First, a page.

The forty-four page Global Climate Status Report (GCSR), Edition 3-2014 is now available. It may be downloaded from the GCSR page of the Orlando, Florida based Space and Science Research Corporation (SSRC).
The following is the Global Climate Status Report, Edition 3-2014 summary climate assessment:
After a thorough review of the selected climate status parameters up through December 10, 2014, the current summary climate assessment and prediction for the Earth’s climate future are as follows:
1. Current Climate Status
a. Overall Climate Status. The Earth is presently in a sustained phase of GLOBAL COOLING though moderated by recently past peak of solar heating during solar cycle #24. Though there is new evidence of a reduction in this rate during the 2013-2014 period, the rate of temperature decline on a 100 year trend line is the steepest seen during that time frame going back to 1914. We conclude that the past period of global warming, as a natural phase of climate variation caused by the Sun, has ended, and a new cold climate epoch has begun.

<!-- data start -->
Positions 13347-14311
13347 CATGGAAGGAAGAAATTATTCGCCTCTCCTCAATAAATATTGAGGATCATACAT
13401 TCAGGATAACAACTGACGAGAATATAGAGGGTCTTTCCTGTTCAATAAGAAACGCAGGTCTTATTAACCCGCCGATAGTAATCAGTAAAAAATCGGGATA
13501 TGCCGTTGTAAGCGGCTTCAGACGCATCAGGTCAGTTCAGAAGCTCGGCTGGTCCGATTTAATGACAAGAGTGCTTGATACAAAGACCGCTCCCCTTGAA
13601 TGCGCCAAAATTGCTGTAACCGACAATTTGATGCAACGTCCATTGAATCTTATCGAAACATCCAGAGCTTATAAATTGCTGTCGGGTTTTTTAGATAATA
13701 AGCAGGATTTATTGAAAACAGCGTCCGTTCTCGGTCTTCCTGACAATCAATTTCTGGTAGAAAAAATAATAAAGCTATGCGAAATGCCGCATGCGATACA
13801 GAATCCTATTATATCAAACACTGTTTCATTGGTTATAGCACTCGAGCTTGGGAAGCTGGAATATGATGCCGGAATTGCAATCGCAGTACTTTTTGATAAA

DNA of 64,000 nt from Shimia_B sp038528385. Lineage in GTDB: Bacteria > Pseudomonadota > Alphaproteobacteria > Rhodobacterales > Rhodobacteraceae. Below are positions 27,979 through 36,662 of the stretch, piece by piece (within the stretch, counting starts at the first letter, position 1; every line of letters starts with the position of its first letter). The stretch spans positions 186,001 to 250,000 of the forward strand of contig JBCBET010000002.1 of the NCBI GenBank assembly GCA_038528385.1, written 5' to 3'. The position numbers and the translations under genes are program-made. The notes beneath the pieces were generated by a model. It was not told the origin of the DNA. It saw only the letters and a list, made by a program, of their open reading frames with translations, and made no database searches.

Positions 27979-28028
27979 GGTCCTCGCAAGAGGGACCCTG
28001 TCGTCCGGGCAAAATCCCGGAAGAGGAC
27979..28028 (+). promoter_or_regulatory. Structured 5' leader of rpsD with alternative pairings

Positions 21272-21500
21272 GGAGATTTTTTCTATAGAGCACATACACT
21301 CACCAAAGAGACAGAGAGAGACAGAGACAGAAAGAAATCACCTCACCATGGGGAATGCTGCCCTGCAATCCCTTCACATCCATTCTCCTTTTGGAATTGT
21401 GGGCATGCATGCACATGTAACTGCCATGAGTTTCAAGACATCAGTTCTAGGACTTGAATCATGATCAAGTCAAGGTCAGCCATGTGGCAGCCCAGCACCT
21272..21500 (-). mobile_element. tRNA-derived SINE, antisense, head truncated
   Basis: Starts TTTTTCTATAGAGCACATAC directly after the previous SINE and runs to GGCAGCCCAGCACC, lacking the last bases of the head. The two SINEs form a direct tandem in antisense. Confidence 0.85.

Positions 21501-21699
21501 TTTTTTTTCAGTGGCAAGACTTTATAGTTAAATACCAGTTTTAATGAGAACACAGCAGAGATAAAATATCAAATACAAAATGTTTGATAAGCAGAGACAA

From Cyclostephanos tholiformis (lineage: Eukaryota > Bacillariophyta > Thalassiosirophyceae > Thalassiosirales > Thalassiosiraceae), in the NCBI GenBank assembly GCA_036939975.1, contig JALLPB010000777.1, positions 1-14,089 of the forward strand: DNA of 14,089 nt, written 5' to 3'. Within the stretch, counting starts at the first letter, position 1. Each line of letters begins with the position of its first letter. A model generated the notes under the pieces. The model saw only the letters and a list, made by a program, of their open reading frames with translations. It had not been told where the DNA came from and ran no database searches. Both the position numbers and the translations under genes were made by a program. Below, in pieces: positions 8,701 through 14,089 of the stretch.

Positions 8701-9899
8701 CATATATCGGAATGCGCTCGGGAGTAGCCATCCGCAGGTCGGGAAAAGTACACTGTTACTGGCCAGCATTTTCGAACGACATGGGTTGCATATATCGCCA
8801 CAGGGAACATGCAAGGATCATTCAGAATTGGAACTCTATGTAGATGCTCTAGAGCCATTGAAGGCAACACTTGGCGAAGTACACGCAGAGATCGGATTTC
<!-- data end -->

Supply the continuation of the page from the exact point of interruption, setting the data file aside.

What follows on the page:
b. Two Hundred Year Solar Cycle Continues to Dominate Global Climate. The most recent multi-centennial climate epoch which began around 1830, has begun to reverse direction from a global temperature standpoint. The past period of generally increasing warmth for the Earth, which was caused by the Sun’s natural and regular cycles of activity, reached an average peak of warming between 2007 and 2008 as measured by global atmospheric temperatures in the lower troposphere. This change was observed in oceanic temperatures as early as 2003. Acting primarily under the influence of a repeating 206 year solar cycle, a new “solar hibernation” has begun, and is marked by a significant decline in the Sun’s energy output. Starting with solar cycle #24, this energy reduction has initiated an expected reversal from the past warm era to a new cold era.